Step 3. Start conserving what we have left

Rationing of fuel will be one of the first steps required to deal with the coming shortages. If this isn’t done, there will be mayhem – hoarding of supplies, black market profiteering, queues for fuel at petrol stations and crucially, shortages for essential services, particularly food production and distribution. I believe that tradable quotas are the best means of rationing demand as they would allow people with greater needs to buy additional quota and reward those who conserve most effectively.

If rationing was implemented via a worldwide “Oil Depletion Protocol”, where all countries reduce their consumption progressively to match the available supply, this would mitigate the problem in the most equitable way possible, hopefully preventing a breakdown of world order. However, getting the US onboard is bound to be difficult.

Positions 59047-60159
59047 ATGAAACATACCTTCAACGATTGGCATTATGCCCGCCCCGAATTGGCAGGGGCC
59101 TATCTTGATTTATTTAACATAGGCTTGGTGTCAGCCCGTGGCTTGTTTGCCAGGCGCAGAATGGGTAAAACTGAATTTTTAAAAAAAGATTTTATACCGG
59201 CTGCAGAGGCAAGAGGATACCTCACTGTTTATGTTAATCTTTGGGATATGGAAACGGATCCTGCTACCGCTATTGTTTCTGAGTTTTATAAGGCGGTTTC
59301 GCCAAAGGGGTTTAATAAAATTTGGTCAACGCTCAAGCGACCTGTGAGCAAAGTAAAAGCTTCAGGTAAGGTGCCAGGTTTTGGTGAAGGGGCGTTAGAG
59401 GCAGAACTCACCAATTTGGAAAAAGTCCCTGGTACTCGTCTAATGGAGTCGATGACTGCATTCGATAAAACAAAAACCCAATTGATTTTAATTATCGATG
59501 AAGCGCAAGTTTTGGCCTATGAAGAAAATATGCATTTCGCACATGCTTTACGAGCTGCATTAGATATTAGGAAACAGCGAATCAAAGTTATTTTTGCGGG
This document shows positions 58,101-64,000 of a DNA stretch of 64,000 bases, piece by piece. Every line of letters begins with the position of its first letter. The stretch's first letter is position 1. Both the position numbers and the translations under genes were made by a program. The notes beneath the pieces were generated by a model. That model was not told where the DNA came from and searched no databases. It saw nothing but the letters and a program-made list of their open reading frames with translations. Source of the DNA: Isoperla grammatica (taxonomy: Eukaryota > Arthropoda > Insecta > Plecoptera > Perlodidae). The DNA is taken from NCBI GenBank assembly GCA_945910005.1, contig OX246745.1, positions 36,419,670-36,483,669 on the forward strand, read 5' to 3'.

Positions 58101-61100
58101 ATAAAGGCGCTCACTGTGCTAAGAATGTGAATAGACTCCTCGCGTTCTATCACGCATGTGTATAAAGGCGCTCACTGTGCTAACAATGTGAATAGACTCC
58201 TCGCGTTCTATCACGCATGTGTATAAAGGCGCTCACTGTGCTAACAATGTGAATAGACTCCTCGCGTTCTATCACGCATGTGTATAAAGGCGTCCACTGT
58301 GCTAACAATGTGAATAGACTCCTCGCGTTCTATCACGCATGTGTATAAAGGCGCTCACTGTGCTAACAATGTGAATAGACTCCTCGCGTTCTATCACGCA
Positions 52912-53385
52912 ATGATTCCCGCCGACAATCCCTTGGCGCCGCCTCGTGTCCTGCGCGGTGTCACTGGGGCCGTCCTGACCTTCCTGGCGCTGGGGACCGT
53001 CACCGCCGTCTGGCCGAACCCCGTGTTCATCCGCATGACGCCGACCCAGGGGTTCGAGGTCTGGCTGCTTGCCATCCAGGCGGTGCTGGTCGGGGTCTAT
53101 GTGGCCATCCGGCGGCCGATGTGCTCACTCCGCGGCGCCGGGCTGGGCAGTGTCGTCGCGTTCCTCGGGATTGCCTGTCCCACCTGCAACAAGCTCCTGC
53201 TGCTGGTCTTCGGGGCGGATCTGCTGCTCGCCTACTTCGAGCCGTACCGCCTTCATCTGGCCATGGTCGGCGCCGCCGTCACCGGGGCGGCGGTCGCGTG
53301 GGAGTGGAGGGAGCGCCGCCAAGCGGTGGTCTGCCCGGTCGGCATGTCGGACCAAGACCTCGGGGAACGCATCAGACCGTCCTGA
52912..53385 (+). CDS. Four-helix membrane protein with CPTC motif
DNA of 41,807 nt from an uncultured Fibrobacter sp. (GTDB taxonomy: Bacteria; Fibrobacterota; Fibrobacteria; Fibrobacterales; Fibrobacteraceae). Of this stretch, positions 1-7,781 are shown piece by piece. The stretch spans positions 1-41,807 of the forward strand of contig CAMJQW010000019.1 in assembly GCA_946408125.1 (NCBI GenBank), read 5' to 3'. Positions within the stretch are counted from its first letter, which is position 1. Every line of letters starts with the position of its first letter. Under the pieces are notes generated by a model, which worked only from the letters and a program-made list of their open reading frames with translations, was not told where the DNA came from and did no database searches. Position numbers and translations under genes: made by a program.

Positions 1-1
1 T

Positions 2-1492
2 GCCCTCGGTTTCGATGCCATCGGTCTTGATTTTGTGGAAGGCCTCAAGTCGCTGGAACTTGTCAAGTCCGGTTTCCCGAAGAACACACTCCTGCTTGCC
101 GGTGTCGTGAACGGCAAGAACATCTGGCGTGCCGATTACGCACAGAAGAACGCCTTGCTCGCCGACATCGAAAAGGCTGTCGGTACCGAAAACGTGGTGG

The rationing system must also reserve enough fuel to implement the infrastructure works required to adapt to the post-peak world.

Step 4. Get our best and brightest onto developing long term solutions

The size of the challenge that confronts us is truly staggering. I fully support your “Education Revolution” and regard the deliberate neglect of public education by the Howard government as reprehensible.

However, there is no point training more economists and bankers for the capitalist system which will not exist for much longer.

A new economic system

The fundamental problem behind all the problems we face; the reaching of practical limits to growth in the case of oil, water and deforestation, and the consequences of the waste products in the case of Global Warming, is that our economy is dependent on economic growth and fails to function without it.

We need an entirely new economic system which must be able to

  • function effectively without economic growth
  • function to equitably share resources in a world of declining resources
  • enable the development of local communities that are largely self sufficient
  • facilitate depopulation of the planet
  • restore planetary ecosystems

Such an economy may need to be a state run economy, which have a poor track record. We need to learn from the mistakes of former state run economies and come up with something that works. I have thought long and hard about this and can offer few practical suggestions.